Usually, by the time the hum of excitement around cinema's award season has grown deafening, the year's biggest movies have been discreetly split in two. On one side are the real contenders - the rousing dramas and lavish biopics, filled with epic speeches and flawless emoting. To their side stand the effects movies - spectacular tales of superheroes and distant worlds, often wildly successful at the box office but which find, come Oscar night, that they're herded away from their peers into what are called, with an audible sniff, the 'technical categories'.
This year may be different. Gravity, the new film from director Alfonso Cuaron, is an effects movie to its core, sending astronauts Sandra Bullock and George Clooney into the cold void of space at its most ferocious. It even comes in that most reviled of things, 3D.
Yet only by a howling injustice will Cuaron's movie fail to hoover up awards not just as a technical wonder, but a triumph of big-screen storytelling - a movie that says something profound about being human at the same time as it's making you feel like you're being spun upside down in a tumble dryer. In any sane world, it will be the film to finally end the two-tier nature of Oscar night.
Which would be long overdue. Throughout my film-going life, effects have been if not quite a dirty word for certain audiences, then one met with a weary roll of the eyes. But I've also always felt the snottiness around effects arose because they reminded critics in particular of the movies' origins as a circus entertainment, a trashy diversion designed to thrill sensation-hungry crowds.
But movies are effects - what we see on screen is never real, not really, and that's something to be embraced. The history of cinema is mapped out in technical vaults forward. Once, the innovators were the great German cinematographer Karl Freund, who manhandled his cameras on numerous silent classics, or the much loved Ray Harryhausen with the stop-motion creations that lit up the likes of Jason and the Argonauts. Now, their heirs sit at unremarkable looking computers with the power to create new realities or tweak the usual one so subtly we wouldn't even know it's happened - one of the most frequent tasks for the 21st Century effects industry being quietly removing signs of modern life from period movies.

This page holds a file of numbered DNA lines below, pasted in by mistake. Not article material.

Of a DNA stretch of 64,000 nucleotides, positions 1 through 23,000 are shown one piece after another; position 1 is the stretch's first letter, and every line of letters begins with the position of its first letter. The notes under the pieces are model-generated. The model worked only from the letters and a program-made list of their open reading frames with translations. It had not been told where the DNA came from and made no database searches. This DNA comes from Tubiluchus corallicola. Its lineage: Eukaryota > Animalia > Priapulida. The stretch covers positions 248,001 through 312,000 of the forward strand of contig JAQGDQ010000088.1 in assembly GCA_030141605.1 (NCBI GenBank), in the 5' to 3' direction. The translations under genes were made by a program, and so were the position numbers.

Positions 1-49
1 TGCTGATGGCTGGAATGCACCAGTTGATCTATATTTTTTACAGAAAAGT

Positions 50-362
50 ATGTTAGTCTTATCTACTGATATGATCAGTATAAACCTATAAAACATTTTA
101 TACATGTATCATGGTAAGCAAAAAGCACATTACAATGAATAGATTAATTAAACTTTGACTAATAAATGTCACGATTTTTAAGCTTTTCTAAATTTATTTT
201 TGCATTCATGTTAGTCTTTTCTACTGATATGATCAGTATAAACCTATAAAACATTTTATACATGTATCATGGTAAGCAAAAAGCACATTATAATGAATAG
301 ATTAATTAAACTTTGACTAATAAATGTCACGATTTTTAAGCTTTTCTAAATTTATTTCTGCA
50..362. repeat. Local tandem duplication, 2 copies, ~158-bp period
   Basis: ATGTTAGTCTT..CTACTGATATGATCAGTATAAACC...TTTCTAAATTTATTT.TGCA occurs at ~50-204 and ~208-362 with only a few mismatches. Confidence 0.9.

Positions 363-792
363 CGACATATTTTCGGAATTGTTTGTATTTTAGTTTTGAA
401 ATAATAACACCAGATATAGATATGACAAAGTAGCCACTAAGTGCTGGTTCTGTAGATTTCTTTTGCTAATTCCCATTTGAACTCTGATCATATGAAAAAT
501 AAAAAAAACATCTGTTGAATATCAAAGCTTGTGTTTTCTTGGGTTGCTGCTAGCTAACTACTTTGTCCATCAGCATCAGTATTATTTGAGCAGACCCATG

And their work now shapes a vast expanse of filmmaking. I think back to the Hollywood movies that have meant the most to me in recent years and I think of Ang Lee's Life of Pi, a film built on the bewitching realism of its computer-generated tiger star, and the underrated Rise of the Planet of the Apes with its scores of raging simians.
But Hollywood isn't the whole story - the gloriously odd French arthouse hit Holy Motors used digital effects with expert precision, just like Lars von Trier's beautifully apocalyptic Melancholia. In 2013, show me the film lover who claims to hate effects, and I'll show you someone in a state of deep confusion.
It may be a sign of changing times that London is about to host the second VFX Festival, a celebration of the effects industry involving public screenings, panel discussions, and a focus on how to train the next generation of effects wizards in an area of the film industry where Britain currently excels. Though as a writer it gives me a certain pang to admit it, right now I'd encourage any creative young soul with at least a dash of technical confidence that if they wanted to get into the movies, then learning their way around the right software might just be their best bet.
The arrival of a film like Gravity only strengthens that conviction. With a spirit that dates back to the birth of cinema, it also points us to the future - one where there will no longer be Oscar movies and effects movies, but just movies.
Tickets for the VFX Festival on 4 - 13 November are available at: http://www.thevfxfestival.com/Suggest a correction